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E79 A Work In Progress with Leslie Bosch

Tagline

Closeted liberal living in a republican world: An Italian-English developmental psychologist shows what it takes to truly grow and develop from a dark past into a bright future.

Bio for Leslie Bosch

Leslie Bosch, Ph.D., is a developmental psychologist, Founder of Bosch Integrative Wellness and a National Board Certified Health and Wellness Coach. Dr. Leslie received her training as an integrative wellness coach from the Andrew Weil Center for Integrative Medicine. She helps busy professionals and entrepreneurs minimize the negative effects of stress so they can make a bigger impact without sacrificing their health, well-being, or personal relationships. She lives in Tucson, Arizona.

Episode highlight

As a psychologist and coach, Dr. Leslie Bosch is accomplished, articulate and keenly interested in others and their experience. The experience of living in three very different locations and having multiple careers has given her variety and multiple lenses through which to see the world.

Links

Quotes

  • “The world is essentially a mixed bag, and you can do something to protect yourself, move towards the things that are more helpful and avoid the things that are more dangerous.”
  • “I think that we have these patterns that get in us and we think it’s supposed to look  a certain way and every fibre of our being strives to recapitulate, recreate, relive those patterns.”

Takeaways

Childhood Incidents

Leslie was born in 1960 in Denver, Colorado to parents of a very low socioeconomic status. Her mother’s family immigrated from Italy and started a bakery. Her father’s family immigrated from England to “tame the wild west”, but he abandoned her family when she was 6. Her mother remarried after being a single mother for a while. All these experiences impacted Leslie.

It was traumatic for Leslie to lose her father, who was also the primary caregiver while her mother worked nights. When he left, Leslie’s mother felt the stress of being a single mom, and that impacted how she raised the children. When she remarried, it was challenging to blend the new families together. She developed low self-esteem and self-confidence and became too trusting and obedient.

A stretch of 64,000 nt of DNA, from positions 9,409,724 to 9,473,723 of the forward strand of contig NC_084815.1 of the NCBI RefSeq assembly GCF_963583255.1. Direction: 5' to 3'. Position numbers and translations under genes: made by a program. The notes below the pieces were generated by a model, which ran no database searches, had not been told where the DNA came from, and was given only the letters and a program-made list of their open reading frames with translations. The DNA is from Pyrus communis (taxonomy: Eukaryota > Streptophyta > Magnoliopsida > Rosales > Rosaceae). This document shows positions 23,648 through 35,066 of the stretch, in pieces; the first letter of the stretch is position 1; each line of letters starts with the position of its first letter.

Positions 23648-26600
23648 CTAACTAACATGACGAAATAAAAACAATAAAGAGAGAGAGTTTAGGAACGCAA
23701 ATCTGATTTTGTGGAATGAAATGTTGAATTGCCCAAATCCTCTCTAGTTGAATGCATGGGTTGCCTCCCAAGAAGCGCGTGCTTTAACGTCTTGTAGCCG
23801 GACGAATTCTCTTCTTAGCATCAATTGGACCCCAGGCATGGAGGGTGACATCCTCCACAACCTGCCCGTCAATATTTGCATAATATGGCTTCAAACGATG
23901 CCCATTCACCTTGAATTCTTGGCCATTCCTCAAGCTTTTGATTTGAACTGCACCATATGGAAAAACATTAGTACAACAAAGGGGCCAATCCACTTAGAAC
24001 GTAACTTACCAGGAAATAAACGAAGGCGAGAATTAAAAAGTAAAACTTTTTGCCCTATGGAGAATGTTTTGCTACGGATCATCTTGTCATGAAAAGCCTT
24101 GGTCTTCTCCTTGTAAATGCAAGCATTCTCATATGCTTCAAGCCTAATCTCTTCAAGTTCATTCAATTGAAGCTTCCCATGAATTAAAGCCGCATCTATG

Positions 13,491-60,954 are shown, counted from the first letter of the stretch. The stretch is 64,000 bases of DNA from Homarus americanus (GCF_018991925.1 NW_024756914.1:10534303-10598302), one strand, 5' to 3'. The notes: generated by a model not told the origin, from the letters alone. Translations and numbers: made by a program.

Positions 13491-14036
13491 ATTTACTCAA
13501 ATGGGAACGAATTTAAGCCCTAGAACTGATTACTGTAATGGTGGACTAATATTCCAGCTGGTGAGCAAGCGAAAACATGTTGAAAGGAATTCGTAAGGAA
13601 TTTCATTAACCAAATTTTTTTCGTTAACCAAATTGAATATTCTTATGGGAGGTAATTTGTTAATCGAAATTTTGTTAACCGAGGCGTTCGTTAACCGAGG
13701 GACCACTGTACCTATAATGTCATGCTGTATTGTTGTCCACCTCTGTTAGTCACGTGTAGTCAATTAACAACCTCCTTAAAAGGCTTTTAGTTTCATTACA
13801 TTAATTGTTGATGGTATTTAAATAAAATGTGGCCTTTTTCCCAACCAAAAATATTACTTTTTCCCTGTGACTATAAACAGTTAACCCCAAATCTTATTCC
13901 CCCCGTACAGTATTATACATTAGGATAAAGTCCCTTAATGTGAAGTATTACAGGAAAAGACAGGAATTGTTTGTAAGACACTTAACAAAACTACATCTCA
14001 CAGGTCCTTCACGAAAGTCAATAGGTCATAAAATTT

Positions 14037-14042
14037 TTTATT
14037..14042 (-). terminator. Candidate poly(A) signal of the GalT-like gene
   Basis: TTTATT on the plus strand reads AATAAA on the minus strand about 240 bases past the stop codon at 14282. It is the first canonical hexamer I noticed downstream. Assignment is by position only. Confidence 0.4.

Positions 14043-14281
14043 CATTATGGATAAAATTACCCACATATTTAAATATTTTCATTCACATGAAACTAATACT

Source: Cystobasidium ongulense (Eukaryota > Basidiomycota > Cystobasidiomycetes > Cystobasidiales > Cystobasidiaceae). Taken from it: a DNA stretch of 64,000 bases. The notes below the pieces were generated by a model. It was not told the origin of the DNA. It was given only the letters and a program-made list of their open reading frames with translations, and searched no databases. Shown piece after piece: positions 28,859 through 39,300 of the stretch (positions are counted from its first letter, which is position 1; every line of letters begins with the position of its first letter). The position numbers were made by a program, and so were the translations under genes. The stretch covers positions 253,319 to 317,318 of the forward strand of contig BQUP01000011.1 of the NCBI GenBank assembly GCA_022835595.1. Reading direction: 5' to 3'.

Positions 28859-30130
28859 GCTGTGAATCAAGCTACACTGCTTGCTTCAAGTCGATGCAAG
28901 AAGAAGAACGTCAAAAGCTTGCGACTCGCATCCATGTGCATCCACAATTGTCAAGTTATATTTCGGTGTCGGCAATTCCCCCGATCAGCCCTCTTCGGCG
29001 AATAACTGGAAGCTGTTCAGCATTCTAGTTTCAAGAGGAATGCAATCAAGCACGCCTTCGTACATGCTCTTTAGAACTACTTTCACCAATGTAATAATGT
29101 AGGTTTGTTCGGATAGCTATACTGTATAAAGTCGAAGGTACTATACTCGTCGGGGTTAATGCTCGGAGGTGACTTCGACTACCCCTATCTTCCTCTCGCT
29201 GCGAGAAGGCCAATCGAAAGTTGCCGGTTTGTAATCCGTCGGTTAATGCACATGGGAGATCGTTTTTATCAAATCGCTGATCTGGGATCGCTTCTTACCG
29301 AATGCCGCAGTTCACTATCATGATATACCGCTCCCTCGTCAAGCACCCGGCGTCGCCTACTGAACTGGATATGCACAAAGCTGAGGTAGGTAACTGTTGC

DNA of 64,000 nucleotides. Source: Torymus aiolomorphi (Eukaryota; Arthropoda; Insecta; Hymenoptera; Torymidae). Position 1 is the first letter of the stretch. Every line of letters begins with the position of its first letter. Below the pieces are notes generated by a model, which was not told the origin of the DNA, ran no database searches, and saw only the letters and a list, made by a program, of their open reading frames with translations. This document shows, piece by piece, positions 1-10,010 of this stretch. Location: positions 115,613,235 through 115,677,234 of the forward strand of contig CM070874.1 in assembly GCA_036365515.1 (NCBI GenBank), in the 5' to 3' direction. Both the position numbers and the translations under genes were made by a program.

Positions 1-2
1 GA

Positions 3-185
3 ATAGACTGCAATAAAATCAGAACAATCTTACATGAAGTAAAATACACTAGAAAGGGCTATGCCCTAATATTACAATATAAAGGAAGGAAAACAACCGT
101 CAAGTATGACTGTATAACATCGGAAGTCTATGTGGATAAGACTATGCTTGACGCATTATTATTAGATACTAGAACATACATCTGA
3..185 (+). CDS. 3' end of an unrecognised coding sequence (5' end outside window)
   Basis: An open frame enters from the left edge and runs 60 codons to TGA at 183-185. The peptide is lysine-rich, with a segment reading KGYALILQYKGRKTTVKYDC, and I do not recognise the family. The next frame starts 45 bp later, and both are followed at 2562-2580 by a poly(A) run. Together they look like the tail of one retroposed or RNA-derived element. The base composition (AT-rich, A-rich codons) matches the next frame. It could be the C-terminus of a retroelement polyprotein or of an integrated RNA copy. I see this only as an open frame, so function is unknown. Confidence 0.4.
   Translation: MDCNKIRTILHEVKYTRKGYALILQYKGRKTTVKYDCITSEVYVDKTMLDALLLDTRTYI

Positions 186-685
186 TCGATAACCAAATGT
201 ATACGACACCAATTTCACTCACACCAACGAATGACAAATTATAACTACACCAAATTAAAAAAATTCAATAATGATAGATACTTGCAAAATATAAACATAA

Influential groups

Being born into a poor, blue-collar, conservative, Mormon, American family in a homogenous, misogynistic society was influential for Leslie, and she worked her entire life to shed the negative patterns she grew up with. Her Ph.D. and coaching practice is about transformation, helping others to identify and transgress old patterns.

She has now moved towards shared power that is “authoritative rather than authoritarian”, inclusivity, and being open to discourse, her own intelligence, agency and responsibility for thinking critically. Becoming a wellness coach helped her realign with her ethics, but she does not feel she belongs in any group as an adult.

Temperament and Personality Influences

Leslie claims her temperament is cautious and perfectionistic/idealistic. It has been a challenge for her to become more of a pragmatist/realist but works to contribute toward the improvement of things instead of chasing perfection. She has always been musical, and “started out with the song in my heart”, she recalls. She was also referred to as ‘the talking machine’ because she loved languages.

Cultural Epiphanies

Leslie moved to New York City in her mid-30s to pursue a singing career and experienced a culture shock, because it was so different from the homogenous suburban experience she had had. She met people from different races, ethnicities, sexes, socioeconomic backgrounds and religions. It was challenging to adapt to the ever-changing city with its overstimulation and stress.

Advice to an Employer

Leslie needs to be nourished, rested and at peace with herself and life at home in order to focus on her clients. She is always intrigued by what they bring to the session and looks to understand where they are coming from. She constantly checks in with her best practices to help them discover “how to move out of that which is less helpful and more toward that which is more helpful”.

More Great Insights!

Leslie shares that coaching can be a powerful tool to help people open up without fear of judgement in a world that is not conducive to vulnerability. Your coach can help you strategize and be the accountability partner that pushes you out of your comfort zone.

Extro

Leslie Bosch describes herself personally as a “work in progress”. Her concept of being “in” culture and leadership comes from growing out of the fears and limitations of her past, into a new sense of who she is personally. Her practice offers clients guidance and mentorship informed by incisive observation and analysis.

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